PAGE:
Practical theology and Pierre-Andre Liege : Radical Dominican and Vatican II Pioneer
AshGate 2015 £65.00 ISBN 9781472418708
This is giant of a text from the priest with long experience of ministry, learning, leadership and reflective practice. The coherence and authority of this experience and skill as a reflective practitioner is demonstrated through the ten chapters that explore the life and work of Pierre-Andre Liege. One of the foremost French theologians of the 20th century, Liege influenced John XXIII and Paul VI. He was present during some of the committee work of the Vatican II with both the future John Paul II and Benedict XVI. Bradbury establishes a legacy forged out of struggle, critical engagement with the nature of theology and some innovative pioneering pastoral work. There is an authenticity about this work, which is rooted in decades of engagement, reflection and practice.
Its central thesis is that this French Catholic friar, who died nearly four decades ago has much to teach us about Pastoral theology. The arguments set out in these 10 chapters is all the more compelling as Bradbury applies some of this theological legacy to engage with ministry and theological learning 21st-century Britain. Here is a framework that offers us the opportunity to see the world in the name of the gospel. In order to do this we have to be both inculturated and countercultural.
Timothy Radcliffe in the forward offers us this image,
‘The church is like a tree. She can only flourish if she is herself, with her own character and life… But the church is only alive if it is interacting with all that is around it, like the tree, open to the air and the soil, in constant exchange with its environment’ (p ix)
A challenging and organising presupposition of this volume is transformation and a commitment to theology as a source for rejuvenating the People of God. It follows that in order to deepen the wisdom of our faith as something which is both pastoral and practical then we shall need to fall in love (again) with theology. This is a significant task as we learn the language of theology and connect it with the struggle to live authentically.
Very few research projects do not have a significant element of personal autobiography. In the introduction, Bradbury explains his journey of faith influenced by the Community of the Resurrection at Mirfield and as a choirboy at Christ Church Oxford. Theological study is influenced by Nineham, Tillich and H.A. Williams and was put to work in testing and demanding communities in South London and North London. As these influences are mapped, the reader notes the fundamental importance of how and where we learn our theology. The process of growing and maturing that takes place across the life-cycle opens up an acknowledgement of our ‘knowing’ as a constant and never-ending process. Bradbury sets a tone in these opening pages of being ready to live with questions and seek always to go deeper into our experience.
Chapter One sets Liege in the context of mid-20th-century French Catholicism and an anachronistic theology largely inherited from the Middle Ages that had become defensive and created a church under siege. Perhaps implicit in this picture is the encouragement to 21st-century European Christians that ironically and paradoxically despite all of the marginalisation and decline of the Church the years from 1930 to 1960 became the golden age for French theology. If we in our day are feeling marginalised, misunderstood or dismissed then what might be the potentiality for theological transformation? Bradbury is drawn into the militant and progressive voice. We learn about a movement of lay people demanding to be taught a realistic apologetic. Rejecting authoritarian prohibitions there was a call for a spirituality, which takes human love seriously.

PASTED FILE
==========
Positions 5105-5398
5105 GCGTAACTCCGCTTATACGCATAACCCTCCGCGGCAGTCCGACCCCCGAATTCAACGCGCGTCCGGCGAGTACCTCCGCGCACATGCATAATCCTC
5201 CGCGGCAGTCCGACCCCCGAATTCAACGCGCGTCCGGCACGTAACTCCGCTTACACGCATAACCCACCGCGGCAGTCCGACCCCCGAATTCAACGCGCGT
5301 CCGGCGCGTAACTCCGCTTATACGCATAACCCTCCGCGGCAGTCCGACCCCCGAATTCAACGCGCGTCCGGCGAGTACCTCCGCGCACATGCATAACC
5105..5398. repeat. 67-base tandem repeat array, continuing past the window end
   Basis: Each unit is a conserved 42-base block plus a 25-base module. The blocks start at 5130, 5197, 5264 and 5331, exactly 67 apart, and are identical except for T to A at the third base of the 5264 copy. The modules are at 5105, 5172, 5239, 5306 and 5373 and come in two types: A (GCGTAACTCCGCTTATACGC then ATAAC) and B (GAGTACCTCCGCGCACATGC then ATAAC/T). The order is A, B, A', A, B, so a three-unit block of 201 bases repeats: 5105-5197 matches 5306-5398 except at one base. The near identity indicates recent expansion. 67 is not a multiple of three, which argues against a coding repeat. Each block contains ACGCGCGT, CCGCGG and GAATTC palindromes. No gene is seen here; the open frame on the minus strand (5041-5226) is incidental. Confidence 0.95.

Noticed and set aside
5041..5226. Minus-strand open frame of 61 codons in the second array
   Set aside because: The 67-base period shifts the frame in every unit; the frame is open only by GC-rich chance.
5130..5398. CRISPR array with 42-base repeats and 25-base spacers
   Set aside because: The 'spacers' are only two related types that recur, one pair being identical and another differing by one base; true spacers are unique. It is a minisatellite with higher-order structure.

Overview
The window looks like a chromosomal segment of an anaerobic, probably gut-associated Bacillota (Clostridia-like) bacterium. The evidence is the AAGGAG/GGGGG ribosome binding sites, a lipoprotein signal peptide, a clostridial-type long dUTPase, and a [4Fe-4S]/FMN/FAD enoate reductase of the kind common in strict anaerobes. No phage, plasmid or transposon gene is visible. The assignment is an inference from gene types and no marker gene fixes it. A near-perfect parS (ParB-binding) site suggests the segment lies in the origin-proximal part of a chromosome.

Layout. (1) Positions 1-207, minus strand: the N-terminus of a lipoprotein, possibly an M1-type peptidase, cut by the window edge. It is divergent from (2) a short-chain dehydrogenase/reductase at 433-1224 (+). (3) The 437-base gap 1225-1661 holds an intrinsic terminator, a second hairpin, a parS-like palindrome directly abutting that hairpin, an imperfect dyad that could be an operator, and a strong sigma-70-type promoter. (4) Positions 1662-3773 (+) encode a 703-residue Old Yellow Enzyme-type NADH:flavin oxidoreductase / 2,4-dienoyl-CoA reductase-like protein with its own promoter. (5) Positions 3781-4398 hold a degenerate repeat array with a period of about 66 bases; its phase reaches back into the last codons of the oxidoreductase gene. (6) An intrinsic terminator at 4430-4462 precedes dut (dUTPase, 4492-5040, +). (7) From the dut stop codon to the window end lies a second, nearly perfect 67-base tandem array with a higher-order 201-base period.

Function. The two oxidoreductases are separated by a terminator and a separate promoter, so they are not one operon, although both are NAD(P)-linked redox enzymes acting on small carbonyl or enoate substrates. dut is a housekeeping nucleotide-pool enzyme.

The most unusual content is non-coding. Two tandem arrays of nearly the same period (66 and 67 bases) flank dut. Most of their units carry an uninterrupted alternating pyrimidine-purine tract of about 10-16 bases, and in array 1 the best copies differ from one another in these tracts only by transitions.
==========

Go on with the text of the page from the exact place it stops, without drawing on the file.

The argument here is that those of us who would wish to develop a systematic and coherent Pastoral theology must be fully immersed in new contexts and practices. What might it mean for us to re-constitute theological soil for new and different practice for human flourishing? What does theological renewal look like? There are some implications here as Bradbury describes the significant and ongoing conflict with Rome (pages 19ff) for the necessary resistance of any centralised authority (in this case the Pope) to control belief or practice for mission and ministry. We need, perhaps to reassess the nature of authority and how it is exercised in order to become more radical, more theological, and more transformational. The context within which Liege wrote was not in any way anti-intellectual or obsessive about social activism. It committed itself to a deeper understanding of theology which liberated its ideas from second-hand constructs locked into doctrinal armour. The adventure of learning theology was to engage with the sources of the faith so as to be able to know and love them personally.
Chapter 2 paints a portrait of Liege the man. His family background, education, Dominican studies, ministry and theology are described giving the reader a sense of the man and his motivations, his church and his drivenness. Here is innovation, a deep desire to make a difference and a theology that manages to be both concrete and experimental. We learn of his work with the Second Vatican Council (p42ff) and something of Liege’s personality, his passionate confidence in God and rootedness in faith. ‘Where was the eloquent witness of joy in life and freedom as children of God who were able to radiate simply because of the knowledge of being immensely loved? ( Liege asks) It follows that it is up to each of us to show the Church as an assembly of free people, concerned with the liberation of the whole being’ (p49).